Sarah and Dennis (a portrayal of Ann and Dennis Leary) have been having trouble in their marriage for a while. Tina Fey plays Sarah, a woman who just wants her husband to let her into his world of acting and creativity. Dennis (John Slattery) doesn't think Sarah wants anything to do with his life as an actor, and has spent the last few years separating his two lives-- family and career. We follow the couple on their journey through marriage counseling and trying to get back to the basics of love.
Watching them play tennis is probably one of the best scenes of the entirety of the show. The hard truth is that they both just have to apologize. They have spent so long focusing on the problems, that they forgot they used to have it so good. Over dinner one night, the couple is able to just get everything out on the table and learn to let each other in again. It's a sweet story, and quite eye-opening to see that with the right communication some good things really don't have to come to an end.
3 Take Me as I Am, Whoever I Am
Lexi is a woman who is struggling to find love and companionship as she deals with bipolar disorder. She has kept her bipolar disorder a secret from most of the people in her life, and she has a hard time not feeling like a burden to others. Anne Hathaway's portrayal of a New York City woman's manic emotions, really resonates with so many people. One day she wears sparkly shirts and dances around groceries stores, and hours later, she is down in bed for the next several days.
It is a very important depiction of mental illness that I think was super important for the series to include, and thank goodness it came with a happy ending. Lexi is finally able to tell a co-worker/friend about her disorder and how much it takes a toll on her. Her friend sweetly sticks with her through it and tells her she's happy she knows and that she's not leaving her.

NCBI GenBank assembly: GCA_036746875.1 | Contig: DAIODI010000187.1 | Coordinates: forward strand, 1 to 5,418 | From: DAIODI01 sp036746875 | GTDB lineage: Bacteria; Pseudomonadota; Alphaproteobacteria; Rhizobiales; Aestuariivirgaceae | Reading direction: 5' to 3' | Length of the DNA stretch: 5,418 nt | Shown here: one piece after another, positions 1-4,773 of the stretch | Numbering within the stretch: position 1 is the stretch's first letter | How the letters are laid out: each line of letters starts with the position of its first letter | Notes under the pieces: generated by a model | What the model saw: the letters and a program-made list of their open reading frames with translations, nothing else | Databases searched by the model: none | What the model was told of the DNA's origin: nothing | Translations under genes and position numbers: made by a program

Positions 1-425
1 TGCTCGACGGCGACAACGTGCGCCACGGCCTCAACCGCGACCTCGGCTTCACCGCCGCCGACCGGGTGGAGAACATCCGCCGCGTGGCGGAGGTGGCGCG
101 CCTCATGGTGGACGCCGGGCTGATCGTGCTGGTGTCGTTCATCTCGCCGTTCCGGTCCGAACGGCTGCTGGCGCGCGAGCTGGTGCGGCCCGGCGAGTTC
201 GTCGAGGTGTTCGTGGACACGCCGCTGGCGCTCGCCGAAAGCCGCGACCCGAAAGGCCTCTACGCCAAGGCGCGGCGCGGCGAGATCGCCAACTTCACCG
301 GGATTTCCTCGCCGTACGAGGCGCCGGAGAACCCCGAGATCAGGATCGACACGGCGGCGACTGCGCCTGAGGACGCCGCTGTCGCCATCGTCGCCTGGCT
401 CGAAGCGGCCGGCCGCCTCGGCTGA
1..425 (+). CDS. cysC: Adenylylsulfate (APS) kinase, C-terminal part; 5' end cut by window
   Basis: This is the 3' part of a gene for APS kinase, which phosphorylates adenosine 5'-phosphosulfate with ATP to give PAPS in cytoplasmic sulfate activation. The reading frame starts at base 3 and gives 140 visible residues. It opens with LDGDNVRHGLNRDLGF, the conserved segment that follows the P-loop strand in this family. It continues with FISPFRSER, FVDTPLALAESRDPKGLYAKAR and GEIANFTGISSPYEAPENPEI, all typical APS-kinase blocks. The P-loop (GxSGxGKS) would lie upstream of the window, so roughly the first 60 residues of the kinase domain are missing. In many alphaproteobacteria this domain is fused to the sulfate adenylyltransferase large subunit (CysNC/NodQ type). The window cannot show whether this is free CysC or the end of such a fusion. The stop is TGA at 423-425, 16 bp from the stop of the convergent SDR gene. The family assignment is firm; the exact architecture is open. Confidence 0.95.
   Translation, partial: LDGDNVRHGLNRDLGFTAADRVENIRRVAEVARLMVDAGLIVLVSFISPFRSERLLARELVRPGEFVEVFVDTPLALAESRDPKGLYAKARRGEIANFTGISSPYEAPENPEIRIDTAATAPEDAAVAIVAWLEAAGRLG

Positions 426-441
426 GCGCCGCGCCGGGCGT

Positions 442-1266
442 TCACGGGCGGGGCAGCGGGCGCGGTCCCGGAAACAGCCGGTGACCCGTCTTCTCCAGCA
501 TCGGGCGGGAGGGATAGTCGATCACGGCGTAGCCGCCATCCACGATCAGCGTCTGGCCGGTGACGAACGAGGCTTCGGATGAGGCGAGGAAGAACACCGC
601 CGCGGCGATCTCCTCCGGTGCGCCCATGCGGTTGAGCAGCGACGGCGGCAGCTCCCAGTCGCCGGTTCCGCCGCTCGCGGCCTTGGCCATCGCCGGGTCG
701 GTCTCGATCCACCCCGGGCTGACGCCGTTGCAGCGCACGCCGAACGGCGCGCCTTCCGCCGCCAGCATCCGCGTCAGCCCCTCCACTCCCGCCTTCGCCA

2 When Cupid is A Prying Journalist
Dating app CEO, Joshua, recalls the time he fell so deeply in love with journalist Julie. He tells the story of Emma, his true love, who cheated on him and broke his heart. They discuss love and being brokenhearted in a way that feels all too familiar, recounting past loves that changed their entire lives. Julie too was madly in love once, not with her husband, but with a foreign lover from decades ago who got away.
This episode really does a great job exploring those emotions of not being able to commit to someone, when your heart is completely somewhere else. It is a story of second chances and right place, right time.
1 When the Doorman is Your Main Man
Oh man, this episode is just too good. Perpetually single girl Maggie continues to bring home guys who aren't good enough for her, and that doorman Guzmin does not approve of in the slightest. Guzmin seems to have a sixth sense about how poorly all of Maggie's love affairs will go, and it is safe to say that Maggie is not into it.
After a brief affair, Maggie learns she is pregnant. She has no idea who to call, mostly out of fear, and so she runs to Guzmin. He comforts her, and immediately springs into action, helping her with everything. He helps her prepare for the baby, and once the baby comes he is all in. When Maggie moves away and finds love, she decides to return to NYC and pay Guzmin a visit. He approves of her new partner in the cutest moment television has ever seen. It was all in the eyes.